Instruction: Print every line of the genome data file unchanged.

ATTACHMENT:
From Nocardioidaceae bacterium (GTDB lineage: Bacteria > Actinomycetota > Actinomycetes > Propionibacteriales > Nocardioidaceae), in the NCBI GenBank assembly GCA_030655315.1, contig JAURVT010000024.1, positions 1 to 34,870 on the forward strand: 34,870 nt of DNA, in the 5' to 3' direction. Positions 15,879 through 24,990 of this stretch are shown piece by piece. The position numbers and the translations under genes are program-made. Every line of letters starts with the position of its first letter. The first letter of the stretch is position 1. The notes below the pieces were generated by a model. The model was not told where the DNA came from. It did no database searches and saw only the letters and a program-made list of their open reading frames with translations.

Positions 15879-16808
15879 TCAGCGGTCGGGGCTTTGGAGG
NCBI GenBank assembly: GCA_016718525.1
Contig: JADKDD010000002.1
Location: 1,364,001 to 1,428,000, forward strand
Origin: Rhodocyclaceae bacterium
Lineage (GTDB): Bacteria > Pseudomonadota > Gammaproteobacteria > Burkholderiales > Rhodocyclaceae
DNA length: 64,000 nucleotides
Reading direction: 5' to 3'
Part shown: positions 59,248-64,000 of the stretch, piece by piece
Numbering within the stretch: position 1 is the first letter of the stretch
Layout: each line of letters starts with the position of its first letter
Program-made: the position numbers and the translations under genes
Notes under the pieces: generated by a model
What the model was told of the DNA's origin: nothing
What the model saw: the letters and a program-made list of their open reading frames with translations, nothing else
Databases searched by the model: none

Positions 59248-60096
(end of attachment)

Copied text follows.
From Nocardioidaceae bacterium (GTDB lineage: Bacteria > Actinomycetota > Actinomycetes > Propionibacteriales > Nocardioidaceae), in the NCBI GenBank assembly GCA_030655315.1, contig JAURVT010000024.1, positions 1 to 34,870 on the forward strand: 34,870 nt of DNA, in the 5' to 3' direction. Positions 15,879 through 24,990 of this stretch are shown piece by piece. The position numbers and the translations under genes are program-made. Every line of letters starts with the position of its first letter. The first letter of the stretch is position 1. The notes below the pieces were generated by a model. The model was not told where the DNA came from. It did no database searches and saw only the letters and a program-made list of their open reading frames with translations.

Positions 15879-16808
15879 TCAGCGGTCGGGGCTTTGGAGG
NCBI GenBank assembly: GCA_016718525.1
Contig: JADKDD010000002.1
Location: 1,364,001 to 1,428,000, forward strand
Origin: Rhodocyclaceae bacterium
Lineage (GTDB): Bacteria > Pseudomonadota > Gammaproteobacteria > Burkholderiales > Rhodocyclaceae
DNA length: 64,000 nucleotides
Reading direction: 5' to 3'
Part shown: positions 59,248-64,000 of the stretch, piece by piece
Numbering within the stretch: position 1 is the first letter of the stretch
Layout: each line of letters starts with the position of its first letter
Program-made: the position numbers and the translations under genes
Notes under the pieces: generated by a model
What the model was told of the DNA's origin: nothing
What the model saw: the letters and a program-made list of their open reading frames with translations, nothing else
Databases searched by the model: none

Positions 59248-60096